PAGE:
J. Liu, Q. Wang, and P. Wang, “Mode-locked 2 μm thulium-doped fiber laser with graphene oxide saturable absorber,” in CLEO:2012-Laser Applications to Photonic Applications, OSA Technical Digest (CD) (Optical society of America, 2012), paper JW2A. 76.

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Figures (10)

Fig. 1
Fig. 1 Systematic diagram of 2 µm high power fiber laser system.
Fig. 2
Fig. 2 Setup of 2 µm seed oscillator, the total fiber length is 3.25m.
Fig. 3
Fig. 3 Optical spectrum of seed laser.
Fig. 4
Fig. 4 First stage of amplification (pre-amplifier 1) with fiber stretcher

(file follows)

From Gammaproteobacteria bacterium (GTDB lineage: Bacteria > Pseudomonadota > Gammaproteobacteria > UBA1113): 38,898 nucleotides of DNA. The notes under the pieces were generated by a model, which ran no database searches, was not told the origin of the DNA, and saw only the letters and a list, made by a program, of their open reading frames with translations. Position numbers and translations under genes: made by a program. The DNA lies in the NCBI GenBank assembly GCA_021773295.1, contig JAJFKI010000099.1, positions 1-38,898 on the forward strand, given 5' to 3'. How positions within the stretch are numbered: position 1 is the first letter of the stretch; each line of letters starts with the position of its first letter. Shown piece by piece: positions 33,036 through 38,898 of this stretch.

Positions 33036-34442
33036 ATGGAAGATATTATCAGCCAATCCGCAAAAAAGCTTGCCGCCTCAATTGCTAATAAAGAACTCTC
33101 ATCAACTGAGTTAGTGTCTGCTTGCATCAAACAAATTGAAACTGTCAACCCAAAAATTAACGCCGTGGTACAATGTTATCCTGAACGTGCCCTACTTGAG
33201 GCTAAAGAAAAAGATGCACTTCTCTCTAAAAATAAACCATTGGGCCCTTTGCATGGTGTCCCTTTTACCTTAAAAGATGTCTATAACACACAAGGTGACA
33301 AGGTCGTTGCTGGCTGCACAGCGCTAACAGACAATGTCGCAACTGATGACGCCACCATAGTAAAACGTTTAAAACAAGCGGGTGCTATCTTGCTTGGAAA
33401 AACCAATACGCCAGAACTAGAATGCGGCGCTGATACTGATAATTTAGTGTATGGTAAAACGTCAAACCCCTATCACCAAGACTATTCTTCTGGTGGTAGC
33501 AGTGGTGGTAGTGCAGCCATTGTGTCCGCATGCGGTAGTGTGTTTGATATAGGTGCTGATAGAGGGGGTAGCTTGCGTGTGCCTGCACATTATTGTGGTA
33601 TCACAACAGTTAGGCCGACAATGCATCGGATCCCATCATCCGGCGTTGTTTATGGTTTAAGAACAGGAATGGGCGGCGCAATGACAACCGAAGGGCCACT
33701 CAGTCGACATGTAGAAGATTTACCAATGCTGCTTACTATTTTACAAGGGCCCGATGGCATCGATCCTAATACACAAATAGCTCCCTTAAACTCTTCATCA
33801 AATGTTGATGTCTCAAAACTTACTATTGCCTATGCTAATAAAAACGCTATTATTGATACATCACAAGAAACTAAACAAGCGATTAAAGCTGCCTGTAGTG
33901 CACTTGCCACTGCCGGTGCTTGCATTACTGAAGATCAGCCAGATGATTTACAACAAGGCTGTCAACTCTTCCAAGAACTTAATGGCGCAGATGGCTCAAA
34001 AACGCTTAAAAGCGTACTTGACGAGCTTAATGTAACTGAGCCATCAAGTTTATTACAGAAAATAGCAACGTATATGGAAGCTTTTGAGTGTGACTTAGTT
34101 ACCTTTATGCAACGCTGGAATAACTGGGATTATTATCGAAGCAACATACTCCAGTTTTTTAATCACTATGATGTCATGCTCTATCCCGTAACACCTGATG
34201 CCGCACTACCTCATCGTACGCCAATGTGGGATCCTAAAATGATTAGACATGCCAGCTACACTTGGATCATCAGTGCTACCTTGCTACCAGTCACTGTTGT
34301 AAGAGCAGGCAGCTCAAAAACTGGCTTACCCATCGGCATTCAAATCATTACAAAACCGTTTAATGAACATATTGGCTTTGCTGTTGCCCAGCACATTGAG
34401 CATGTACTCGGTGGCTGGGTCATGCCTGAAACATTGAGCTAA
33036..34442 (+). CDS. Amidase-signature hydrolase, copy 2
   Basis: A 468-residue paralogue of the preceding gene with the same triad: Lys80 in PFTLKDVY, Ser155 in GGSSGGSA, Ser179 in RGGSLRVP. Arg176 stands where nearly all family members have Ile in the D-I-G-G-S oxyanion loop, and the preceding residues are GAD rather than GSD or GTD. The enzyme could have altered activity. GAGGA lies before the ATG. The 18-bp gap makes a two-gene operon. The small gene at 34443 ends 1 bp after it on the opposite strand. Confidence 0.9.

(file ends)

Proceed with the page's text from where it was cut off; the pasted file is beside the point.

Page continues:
Fig. 5
Fig. 5 Output spectra after first stage and second stage pre-amplifiers.
Fig. 6
Fig. 6 Setup of high power amplifier.
Fig. 7
Fig. 7 Output power as a function of pump power in the final power amplifier.
Fig. 8
Fig. 8 (a) Spectrum with various output power levels prior to compression with the CBG; (b) Spectra of compressed pulses at two amplified power levels.
Fig. 9
Fig. 9 Schematic diagram of a double pass CBG pulse compressor
Fig. 10
Fig. 10 (a) Autocorrelation trace of compressed pulse with amplified power of 78W (36W after pulse compressor); (b) Output pulse train with amplified power of 78W.